Five steps to financing your child’s education abroad


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For most parents, sending their child abroad is a herculean financial task, with even lifelong savings not being sufficient for many. However, with proper and timely planning, you can ensure that your lack of finances do not stand in the way of your child's educational dreams. Here are five steps that you need to follow:

Estimate the expected total cost

If you have a young child, then finding out what the school costs today is easy but deciding what rate of inflation to assume to see what it's going to cost in the future can be hard. Often schools don't inflate their fees much on an annual basis, but will suddenly implement a jump in the fee, every few years. This comes to a higher average rate of inflation. You might find that tution fees increase anywhere between 8% and 12% on an average annual basis. It's easy to say - take the conservative assumption for your planning, but the difference can be huge.

Suppose a school charges Rs. 25 lakhs (assuming INR) today and your child will likely attend in 5 years. With 8% annual inflation, fees in 5 years will be Rs. 36.73 lakhs.
With 12% annual inflation fees in 5 years will be Rs. 44.05 lakhs. That's quite the difference, and planning to build a corpus of Rs. 44 lakhs may not be easy for everyone. Consider assuming a conservative rate of inflation and allow yourself a buffer. You can assume 10% annual inflation on education and create a plan for your child's education accordingly.

Decide upon the source of funds

Next step is to decide on how to go about funding this cost and also the proportion of your contribution in it. While education loan is an option, keep in mind that most lenders usually fund about 85% of the course's cost, implying that the margin money of at least 15% would have to be paid by the family. You could solely fund through timely investments in mutual fund SIPs, or partially invest and take education loan for the rest. This would depend upon the number of years your child is away from reaching the age of 18.

Start investing as early as you can

No matter what your child's current age is, start investing as soon as possible, to accumulate a good amount of corpus. The more you delay, higher would be the chances of non-accumulation of desired corpus, or your finances would be highly strained in order to achieve that corpus.

For instance, if the expected total cost of sending your child abroad is `1 crore, and your child is aged five years currently, implying you have an investment horizon of 13 years ideally. So, an equity mutual fund SIP of about `26,000 monthly would suffice, with expected returns of 12%. Whereas, if your child is currently aged 12 years, availability of lower investment horizon of just six years would push up your SIP amount to `95,000.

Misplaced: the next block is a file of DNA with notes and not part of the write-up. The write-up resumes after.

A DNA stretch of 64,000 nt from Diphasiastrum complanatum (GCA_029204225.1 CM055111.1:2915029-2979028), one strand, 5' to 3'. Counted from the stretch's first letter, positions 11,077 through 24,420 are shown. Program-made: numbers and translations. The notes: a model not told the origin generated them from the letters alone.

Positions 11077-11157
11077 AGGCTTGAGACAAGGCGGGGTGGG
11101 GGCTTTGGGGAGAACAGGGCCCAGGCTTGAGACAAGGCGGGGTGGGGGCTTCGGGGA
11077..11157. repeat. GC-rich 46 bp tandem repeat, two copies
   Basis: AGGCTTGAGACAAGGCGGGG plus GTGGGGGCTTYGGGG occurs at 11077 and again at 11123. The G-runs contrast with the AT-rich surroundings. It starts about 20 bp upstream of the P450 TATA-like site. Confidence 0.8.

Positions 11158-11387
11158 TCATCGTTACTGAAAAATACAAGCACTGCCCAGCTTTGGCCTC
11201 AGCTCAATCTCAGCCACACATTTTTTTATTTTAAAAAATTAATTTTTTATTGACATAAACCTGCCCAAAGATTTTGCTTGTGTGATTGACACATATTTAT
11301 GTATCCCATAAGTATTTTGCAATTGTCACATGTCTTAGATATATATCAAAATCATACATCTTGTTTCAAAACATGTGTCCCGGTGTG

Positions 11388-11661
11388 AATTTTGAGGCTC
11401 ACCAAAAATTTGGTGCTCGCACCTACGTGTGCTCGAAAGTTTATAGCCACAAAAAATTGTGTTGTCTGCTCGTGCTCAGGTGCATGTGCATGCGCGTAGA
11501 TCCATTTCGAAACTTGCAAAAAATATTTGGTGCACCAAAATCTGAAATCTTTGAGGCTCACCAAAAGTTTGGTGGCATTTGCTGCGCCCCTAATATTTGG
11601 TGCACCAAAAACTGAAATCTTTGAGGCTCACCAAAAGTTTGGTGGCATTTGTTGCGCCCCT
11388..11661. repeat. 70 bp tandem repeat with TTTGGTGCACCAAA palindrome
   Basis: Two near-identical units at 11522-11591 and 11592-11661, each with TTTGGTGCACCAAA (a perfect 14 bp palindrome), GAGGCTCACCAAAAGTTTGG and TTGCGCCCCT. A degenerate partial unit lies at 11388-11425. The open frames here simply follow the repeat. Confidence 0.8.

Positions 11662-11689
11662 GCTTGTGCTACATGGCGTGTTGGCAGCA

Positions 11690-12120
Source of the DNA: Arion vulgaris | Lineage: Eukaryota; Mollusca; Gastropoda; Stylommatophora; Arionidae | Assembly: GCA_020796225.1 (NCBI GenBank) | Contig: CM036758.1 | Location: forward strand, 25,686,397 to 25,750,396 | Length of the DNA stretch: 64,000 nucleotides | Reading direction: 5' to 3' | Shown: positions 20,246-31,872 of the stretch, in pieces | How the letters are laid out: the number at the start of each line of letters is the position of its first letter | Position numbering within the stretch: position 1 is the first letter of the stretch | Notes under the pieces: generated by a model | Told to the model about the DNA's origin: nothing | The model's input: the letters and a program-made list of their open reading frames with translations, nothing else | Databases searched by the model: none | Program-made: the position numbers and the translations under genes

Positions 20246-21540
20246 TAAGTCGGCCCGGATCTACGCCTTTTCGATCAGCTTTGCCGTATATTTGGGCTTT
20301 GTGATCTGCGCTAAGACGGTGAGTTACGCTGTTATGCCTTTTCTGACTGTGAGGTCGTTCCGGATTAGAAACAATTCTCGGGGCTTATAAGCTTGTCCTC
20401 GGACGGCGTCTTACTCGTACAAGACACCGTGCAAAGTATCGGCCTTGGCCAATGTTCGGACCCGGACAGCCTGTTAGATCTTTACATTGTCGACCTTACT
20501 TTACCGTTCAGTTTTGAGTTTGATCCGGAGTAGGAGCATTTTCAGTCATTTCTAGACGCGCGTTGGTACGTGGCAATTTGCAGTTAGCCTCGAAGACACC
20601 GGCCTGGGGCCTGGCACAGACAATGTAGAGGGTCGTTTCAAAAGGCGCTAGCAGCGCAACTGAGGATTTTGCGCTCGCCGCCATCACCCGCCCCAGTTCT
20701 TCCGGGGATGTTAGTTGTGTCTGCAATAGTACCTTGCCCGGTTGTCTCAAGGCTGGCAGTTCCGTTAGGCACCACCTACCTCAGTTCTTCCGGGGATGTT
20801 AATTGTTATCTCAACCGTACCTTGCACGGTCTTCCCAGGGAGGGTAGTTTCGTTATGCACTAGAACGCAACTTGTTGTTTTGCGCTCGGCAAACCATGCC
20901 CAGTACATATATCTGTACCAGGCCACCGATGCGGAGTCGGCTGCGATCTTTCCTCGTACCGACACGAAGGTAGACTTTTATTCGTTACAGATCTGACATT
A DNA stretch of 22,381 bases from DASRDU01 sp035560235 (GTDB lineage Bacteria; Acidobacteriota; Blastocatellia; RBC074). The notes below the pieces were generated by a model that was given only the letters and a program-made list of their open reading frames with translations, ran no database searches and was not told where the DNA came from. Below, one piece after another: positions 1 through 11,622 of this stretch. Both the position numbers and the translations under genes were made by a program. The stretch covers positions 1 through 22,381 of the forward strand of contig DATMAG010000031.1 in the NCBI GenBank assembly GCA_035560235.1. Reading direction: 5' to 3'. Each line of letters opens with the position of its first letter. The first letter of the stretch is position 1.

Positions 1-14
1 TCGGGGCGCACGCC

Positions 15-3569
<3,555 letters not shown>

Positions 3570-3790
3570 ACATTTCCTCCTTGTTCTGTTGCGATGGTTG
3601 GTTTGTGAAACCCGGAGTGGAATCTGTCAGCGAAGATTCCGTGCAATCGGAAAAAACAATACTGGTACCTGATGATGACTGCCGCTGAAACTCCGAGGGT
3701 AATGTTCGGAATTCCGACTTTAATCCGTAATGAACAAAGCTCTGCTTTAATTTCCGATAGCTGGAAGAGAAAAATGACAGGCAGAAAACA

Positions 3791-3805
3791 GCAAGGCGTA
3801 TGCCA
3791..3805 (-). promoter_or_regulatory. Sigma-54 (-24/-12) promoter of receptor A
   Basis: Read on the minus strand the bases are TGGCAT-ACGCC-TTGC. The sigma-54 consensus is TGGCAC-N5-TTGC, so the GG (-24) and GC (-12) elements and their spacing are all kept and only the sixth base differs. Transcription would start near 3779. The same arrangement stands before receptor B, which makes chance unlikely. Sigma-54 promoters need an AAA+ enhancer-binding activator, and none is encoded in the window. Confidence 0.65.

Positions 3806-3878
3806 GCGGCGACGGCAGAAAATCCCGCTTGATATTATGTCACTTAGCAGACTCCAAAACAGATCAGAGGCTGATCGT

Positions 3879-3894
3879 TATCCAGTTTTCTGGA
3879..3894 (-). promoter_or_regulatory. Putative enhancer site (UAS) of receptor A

Review investments periodically

Parents must keep reviewing their investments periodically, ideally at least once or twice a year, by comparing the mutual fund's performance with their peers and benchmark indices. Periodic review would assist in spotting the non or under performing funds, and these can be timely replaced with better performing funds, to prevent any damage or hindrance in creation of desired corpus.

Invest Smartly for your Corpus

Since accumulating the corpus would involve an investment for 10-15 years, you wouldn't want to take any risk with your accumulated corpus, as you approach the goal. The volatile nature of equity mutual funds often necessitates the need to shift your corpus to less risky investment avenues. Suppose your investment horizon was 15 years and you are just 2-3 years away from reaching your goal, consider shifting your accumulated corpus into savings account or debt mutual funds, since these provide high degree of liquidity and safety. High yielding savings accounts are offering interest rates up to 7.25%, along with the highest form of liquidity.

Remember to Insure Yourself Adequately

It's not one of the fifth points BUT the most important one for every parent to remember. One of the biggest potential setbacks to a child's education is the demise of the breadwinner in the family and the lack of insurance. Ensure that you have enough life insurance by way of a simple term plan to cover at least the tuition fees of the school your child will possibly attend. If insurance is invested correctly and grown safely, your family life goals can still be achieved. But that can only happen if you have the right amount of insurance for your family's goals and regular expenses to still be met.

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